No. 376.
Mr. Merrill to Mr. Bayard.

No. 137.]

Sir: Availing myself of the opportunity afforded by the mail steamer Alameda, due here to-morrow from Australia en route to San Frandsco, I have the honor to inform you that matters pertaining to the political [Page 585] situation in Hawaii remain quiet, and business, in all its branches, is moving along in its accustomed channels, yet generally the merchants complain of “dull times,” while hoping for more activity after the election, which occurs on September 12.

The election for nobles and representatives has been called much earlier than was anticipated at the time of the departure of the last mail for San Francisco, for the reason, as alleged, that it is desirable, on account of business interests generally, to have the complexion 01 the legislature under the new constitution determined at an early date.

On the 18th instant the Reform party, comprising those who were instrumental in effecting the recent constitutional and ministerial changes, held their first convention, composed of delegates from nine wards, into which this city is divided for political purposes, and nominated candidates for nobles for the island of Oahu and representatives for the district of Honolulu.

The nominees comprise persons of various nationalities, including those of American, British, German, and Hawaiian birth.

The nine candidates for the House of Hobles for the island of Oahu are generally considered to be fair representatives of the business interests of the community. So far as I am able to ascertain, the Reform party’s candidates for the Legislature throughout the Kingdom are generally men identified with the business interests and welfare of the Kingdom.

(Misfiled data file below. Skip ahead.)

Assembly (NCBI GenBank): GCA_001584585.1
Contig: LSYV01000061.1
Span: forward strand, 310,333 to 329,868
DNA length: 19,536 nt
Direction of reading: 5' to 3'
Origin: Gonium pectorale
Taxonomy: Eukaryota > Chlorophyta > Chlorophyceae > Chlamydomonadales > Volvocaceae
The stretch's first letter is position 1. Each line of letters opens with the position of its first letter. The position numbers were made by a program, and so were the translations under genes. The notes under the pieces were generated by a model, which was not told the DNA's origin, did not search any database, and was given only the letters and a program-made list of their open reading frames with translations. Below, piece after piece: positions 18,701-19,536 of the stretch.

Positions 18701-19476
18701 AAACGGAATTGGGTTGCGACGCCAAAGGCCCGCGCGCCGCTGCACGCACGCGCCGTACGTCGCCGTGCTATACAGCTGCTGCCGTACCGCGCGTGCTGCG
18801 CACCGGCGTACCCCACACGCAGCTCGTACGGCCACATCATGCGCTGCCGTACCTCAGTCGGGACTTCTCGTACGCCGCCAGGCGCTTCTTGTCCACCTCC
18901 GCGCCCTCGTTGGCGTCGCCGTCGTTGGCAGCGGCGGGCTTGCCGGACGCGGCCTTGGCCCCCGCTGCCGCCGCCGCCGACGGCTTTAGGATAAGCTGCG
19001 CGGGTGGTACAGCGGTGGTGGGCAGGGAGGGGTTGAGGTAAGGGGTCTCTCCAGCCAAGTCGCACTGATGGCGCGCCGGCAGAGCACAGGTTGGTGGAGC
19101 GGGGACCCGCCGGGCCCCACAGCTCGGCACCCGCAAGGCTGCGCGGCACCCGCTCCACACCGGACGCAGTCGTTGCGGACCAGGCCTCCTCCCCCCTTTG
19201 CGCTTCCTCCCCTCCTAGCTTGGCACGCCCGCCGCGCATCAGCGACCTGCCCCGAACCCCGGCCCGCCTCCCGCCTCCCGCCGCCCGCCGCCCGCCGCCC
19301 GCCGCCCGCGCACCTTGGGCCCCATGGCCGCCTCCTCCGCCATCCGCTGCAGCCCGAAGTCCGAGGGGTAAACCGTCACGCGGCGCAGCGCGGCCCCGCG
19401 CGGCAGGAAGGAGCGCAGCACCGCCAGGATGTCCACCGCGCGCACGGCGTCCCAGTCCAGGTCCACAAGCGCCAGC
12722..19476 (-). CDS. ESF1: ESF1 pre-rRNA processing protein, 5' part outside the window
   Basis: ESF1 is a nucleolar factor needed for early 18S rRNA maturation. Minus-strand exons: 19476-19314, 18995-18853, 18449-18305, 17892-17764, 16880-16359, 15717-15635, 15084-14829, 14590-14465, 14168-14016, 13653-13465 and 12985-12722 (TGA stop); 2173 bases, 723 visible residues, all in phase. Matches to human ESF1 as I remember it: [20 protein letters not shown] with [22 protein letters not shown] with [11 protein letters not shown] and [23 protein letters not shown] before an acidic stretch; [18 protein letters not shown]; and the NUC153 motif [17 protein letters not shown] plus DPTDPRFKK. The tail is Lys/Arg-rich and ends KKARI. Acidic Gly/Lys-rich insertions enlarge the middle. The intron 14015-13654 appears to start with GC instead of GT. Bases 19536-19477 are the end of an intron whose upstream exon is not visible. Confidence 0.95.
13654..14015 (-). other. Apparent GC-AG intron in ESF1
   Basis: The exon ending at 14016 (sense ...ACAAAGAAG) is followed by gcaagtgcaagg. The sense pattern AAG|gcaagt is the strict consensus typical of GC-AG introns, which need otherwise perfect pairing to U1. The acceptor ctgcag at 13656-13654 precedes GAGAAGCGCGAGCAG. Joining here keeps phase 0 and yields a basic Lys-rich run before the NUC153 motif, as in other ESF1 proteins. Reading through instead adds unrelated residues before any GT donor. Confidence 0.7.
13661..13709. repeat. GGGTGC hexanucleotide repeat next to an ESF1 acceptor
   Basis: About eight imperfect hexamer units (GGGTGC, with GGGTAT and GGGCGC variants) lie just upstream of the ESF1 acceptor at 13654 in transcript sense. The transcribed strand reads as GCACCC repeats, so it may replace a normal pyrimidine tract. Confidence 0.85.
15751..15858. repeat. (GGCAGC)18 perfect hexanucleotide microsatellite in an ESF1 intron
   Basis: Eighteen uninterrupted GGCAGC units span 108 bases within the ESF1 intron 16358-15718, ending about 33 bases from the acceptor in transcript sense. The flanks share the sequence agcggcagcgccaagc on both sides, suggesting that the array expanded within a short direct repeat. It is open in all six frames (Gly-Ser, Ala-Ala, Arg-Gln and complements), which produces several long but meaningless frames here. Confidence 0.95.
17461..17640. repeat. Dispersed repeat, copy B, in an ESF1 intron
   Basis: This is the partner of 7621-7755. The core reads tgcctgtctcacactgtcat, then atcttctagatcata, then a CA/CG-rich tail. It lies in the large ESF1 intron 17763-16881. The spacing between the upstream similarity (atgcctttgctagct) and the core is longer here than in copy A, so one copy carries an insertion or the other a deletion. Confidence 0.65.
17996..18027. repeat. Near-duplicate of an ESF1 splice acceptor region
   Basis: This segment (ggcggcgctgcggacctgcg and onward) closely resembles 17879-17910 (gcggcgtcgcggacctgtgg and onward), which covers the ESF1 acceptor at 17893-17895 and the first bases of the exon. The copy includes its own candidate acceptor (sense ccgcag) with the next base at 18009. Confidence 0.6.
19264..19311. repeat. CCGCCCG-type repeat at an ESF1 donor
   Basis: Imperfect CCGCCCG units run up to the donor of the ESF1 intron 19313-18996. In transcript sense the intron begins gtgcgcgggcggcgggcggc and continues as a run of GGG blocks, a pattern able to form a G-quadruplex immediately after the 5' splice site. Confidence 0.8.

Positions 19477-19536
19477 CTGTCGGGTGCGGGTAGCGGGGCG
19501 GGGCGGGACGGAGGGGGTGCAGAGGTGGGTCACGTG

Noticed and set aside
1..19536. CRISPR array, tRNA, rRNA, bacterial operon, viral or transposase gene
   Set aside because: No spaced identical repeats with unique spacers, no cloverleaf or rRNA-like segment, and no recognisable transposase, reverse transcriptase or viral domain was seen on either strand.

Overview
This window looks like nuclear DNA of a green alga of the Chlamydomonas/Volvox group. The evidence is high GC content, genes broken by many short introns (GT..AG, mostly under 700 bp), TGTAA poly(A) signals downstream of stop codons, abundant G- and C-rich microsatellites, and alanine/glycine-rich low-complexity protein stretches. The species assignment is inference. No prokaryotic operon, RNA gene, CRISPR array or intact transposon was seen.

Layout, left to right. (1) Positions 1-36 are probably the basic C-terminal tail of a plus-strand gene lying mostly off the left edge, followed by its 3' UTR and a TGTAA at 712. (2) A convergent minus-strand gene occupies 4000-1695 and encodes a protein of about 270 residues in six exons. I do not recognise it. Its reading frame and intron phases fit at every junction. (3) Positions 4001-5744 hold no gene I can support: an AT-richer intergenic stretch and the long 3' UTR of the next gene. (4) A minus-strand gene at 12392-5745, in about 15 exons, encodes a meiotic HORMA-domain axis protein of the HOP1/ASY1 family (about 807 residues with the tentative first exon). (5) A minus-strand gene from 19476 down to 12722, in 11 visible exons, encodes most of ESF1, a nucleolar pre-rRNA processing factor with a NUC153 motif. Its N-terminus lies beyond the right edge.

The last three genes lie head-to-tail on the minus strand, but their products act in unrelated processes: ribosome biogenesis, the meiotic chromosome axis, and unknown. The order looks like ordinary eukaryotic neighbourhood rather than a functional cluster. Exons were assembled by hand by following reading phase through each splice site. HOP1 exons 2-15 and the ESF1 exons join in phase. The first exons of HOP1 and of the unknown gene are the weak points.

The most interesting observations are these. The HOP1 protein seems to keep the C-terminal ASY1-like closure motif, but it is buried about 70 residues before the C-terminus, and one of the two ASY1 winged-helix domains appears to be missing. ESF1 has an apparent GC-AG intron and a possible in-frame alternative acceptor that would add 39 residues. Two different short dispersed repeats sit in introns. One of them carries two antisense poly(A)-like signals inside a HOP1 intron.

I inclose a copy of the platform adopted by the convention of the Reform party in Honolulu.

As yet there seems to be no well-organized opposition, although public meetings, composed principally of native Hawaiians, have been held in Honolulu and opposition candidates have been named for the Legislature without promulgating any party platform or declaration of principles.

It is the general impression that the Reform party will succeed in electing a majority of the Legislature.

I have, etc.,

Geo. W. Merrill,
[Inclosure in No. 137.—The Daily Bulletin, Thursday, August 18, 1887.]

Platform of the Reform party.

Report of committee on resolutions was next submitted.

Preamble.—Whereas in convention assembled we deem it fitting that a declaration be made of the principles of the Reform party of Hawaii Nei; and whereas we recognize that the shameless extravagances and reckless policy of the recent government have brought the Hawaiian nation into deserved disgrace; and whereas it is necessary that the national honor be redeemed by securing a radical reform of the civil service, we do hereby declare our adherence to the following:


That all unnecessary offices in the Government be abolished, and that excessive salaries be curtailed.
That the principles of rigid economy be applied to every department of the Government.
That provision be made for the liquidation of the national debt.
That as soon as practicable the rate of taxation be reduced, and that the revenue of the Kingdom be turned into channels of internal improvements.
That the autonomy and independence of the Kingdom be preserved.

On motion of Anahu, the report was accepted.